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S'pore in next 50 years: Open-plan flats, 'identity corridors', recreational spots on Southern Islands among URA's plans

SINGAPORE — Several decades from now, people in Singapore could live in "open-plan" flats, walk to the nearest business district for work and spend their weekends exploring one of the five “identity corridors” across the island. 

The Urban Redevelopment Authority launched a public exhibition on June 6 at The URA Centre, showcasing planning concepts and proposals to guide Singapore’s development for the next 50 years.
The Urban Redevelopment Authority launched a public exhibition on June 6 at The URA Centre, showcasing planning concepts and proposals to guide Singapore’s development for the next 50 years.
  • The Urban Redevelopment Authority launched an exhibition on June 6 to gather public feedback for its 50-year plan
  • The plan includes concepts to rejuvenate homes and communities as well as prepare workplaces for the future
  • Sustainability and preservation of identity are also being explored, through the launch of more green areas

SINGAPORE — Several decades from now, people in Singapore could live in "open-plan" flats, walk to the nearest business district for work and spend their weekends exploring one of the five “identity corridors” across the island. 

These are some of the ideas unveiled by the Urban Redevelopment Authority in a public exhibition launched on Monday (June 6) that showcases planning concepts and proposals to guide Singapore’s development for the next 50 years. The exhibition, dubbed Space for Our Dreams, is presented for public feedback and covers different aspects of Singapore’s urban environment. 

The ideas include glimpses of what future homes could look like, new spaces outside the Central Business District that could be turned into commercial "polycentres" and swathes of green that will be preserved as ecological corridors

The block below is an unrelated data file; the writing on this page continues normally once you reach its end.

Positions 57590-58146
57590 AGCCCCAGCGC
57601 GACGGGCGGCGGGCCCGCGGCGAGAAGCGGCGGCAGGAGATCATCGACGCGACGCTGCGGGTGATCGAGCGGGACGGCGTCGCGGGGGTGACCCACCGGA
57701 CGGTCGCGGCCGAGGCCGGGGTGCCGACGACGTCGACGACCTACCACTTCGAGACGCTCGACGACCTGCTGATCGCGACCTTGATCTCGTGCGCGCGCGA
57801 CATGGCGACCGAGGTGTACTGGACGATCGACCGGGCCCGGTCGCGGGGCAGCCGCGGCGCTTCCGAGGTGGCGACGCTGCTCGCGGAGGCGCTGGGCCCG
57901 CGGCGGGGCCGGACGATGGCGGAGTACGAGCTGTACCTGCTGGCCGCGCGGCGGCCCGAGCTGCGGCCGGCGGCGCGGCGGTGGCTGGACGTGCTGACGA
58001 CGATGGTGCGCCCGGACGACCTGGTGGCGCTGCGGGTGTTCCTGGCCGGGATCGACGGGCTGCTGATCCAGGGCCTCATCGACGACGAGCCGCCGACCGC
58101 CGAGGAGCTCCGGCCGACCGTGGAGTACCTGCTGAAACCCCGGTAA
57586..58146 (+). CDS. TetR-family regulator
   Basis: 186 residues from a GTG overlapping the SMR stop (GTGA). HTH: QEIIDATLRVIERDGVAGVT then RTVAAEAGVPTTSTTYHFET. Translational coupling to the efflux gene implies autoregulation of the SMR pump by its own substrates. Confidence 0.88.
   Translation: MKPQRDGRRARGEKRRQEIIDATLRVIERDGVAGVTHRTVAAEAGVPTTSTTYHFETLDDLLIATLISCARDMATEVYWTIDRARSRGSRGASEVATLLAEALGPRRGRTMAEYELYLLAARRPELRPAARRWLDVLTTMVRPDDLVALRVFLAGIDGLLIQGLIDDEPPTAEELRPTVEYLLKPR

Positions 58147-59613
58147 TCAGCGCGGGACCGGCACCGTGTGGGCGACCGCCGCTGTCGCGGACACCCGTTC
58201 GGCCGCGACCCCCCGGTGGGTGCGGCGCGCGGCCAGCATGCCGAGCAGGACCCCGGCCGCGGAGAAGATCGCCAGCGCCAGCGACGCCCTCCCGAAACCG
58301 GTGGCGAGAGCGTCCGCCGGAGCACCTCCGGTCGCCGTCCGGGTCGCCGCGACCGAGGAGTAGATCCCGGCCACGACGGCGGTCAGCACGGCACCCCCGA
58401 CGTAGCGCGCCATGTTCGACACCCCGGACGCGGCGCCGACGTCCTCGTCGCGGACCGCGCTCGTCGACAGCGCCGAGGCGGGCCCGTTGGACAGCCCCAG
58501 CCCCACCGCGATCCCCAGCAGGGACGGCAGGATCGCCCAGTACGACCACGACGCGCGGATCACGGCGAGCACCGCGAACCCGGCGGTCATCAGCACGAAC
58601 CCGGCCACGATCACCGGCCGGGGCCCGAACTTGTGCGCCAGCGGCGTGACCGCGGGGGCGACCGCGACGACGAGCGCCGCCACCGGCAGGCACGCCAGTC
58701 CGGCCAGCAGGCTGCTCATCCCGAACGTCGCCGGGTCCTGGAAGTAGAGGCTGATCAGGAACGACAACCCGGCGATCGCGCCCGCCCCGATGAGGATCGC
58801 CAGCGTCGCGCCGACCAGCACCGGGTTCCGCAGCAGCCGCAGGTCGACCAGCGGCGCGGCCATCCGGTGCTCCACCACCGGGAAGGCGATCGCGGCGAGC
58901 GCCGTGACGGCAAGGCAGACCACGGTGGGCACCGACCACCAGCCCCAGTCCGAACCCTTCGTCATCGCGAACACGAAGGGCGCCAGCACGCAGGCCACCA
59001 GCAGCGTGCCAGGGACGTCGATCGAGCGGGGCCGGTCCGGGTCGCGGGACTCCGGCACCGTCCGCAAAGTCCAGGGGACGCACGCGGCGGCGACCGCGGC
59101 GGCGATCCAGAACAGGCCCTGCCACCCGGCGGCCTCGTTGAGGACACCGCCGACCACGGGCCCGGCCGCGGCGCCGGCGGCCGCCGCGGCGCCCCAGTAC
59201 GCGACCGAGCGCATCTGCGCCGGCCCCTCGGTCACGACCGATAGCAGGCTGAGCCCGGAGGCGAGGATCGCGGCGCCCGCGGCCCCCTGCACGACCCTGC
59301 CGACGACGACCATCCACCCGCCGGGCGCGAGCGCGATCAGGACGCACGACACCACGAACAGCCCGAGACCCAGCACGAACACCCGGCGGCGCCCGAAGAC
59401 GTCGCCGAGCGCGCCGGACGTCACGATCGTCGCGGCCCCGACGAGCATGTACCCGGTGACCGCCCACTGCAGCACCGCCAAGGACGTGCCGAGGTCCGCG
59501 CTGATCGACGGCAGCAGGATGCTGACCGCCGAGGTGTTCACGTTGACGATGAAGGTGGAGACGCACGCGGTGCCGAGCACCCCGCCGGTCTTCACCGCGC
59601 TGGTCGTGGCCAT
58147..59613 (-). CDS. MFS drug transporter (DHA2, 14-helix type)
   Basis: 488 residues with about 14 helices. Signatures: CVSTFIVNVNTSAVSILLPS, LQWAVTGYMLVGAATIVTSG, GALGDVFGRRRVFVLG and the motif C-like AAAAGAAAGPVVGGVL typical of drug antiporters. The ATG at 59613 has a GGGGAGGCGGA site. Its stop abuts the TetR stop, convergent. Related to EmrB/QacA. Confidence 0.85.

FLEXIBLE HOMES, INCLUSIVE HOUSING

One strategy that URA is adopting is to plan for a wider variety of housing designs to cater to households of different sizes and needs.

They would include homes designed with more open floor plans so that owners may configure the spaces according to their changing needs and lifestyle.

URA is also striving to make housing areas more inclusive and closely knit.

“For example, the future residential estate at Bayshore will have a mix of public and private housing that are well-supported by amenities and recreational options for the community to enjoy,” the authority said.

Besides these, it is looking at incorporating more walkable streets and community spaces, such as by designing schools to allow sharing of more facilities with the community and to foster better relationships in the community.

To make towns more adaptable and future-proof, URA will rejuvenate old towns, while setting aside reserve sites and adaptable “time-shared” spaces that accommodate different uses at different parts of the day.

An example would be a co-working space during the day that doubles up as a community events venue in the evenings.

MORE FLEXIBLE ARRANGEMENT, CLOSER TO HOME

URA will continue to build up islandwide “polycentres” — or business nodes outside the city centre — to bring jobs closer to home.

Both polycentres and city centres could also see industrial estates that integrate different uses in a single development in a “vertical zoning” concept.

“Clean industrial activities can occupy the lower floors and co-working spaces the mid-floors, which then creates a buffer for residences on the upper floors,” URA said.

A man looking at a display on commercial "polycentres", which are new spaces outside the Central Business District.

Key polycentres will also be positioned strategically to form “synergistic ecosystems” and efficiently tap nearby transport links, the urban planner added.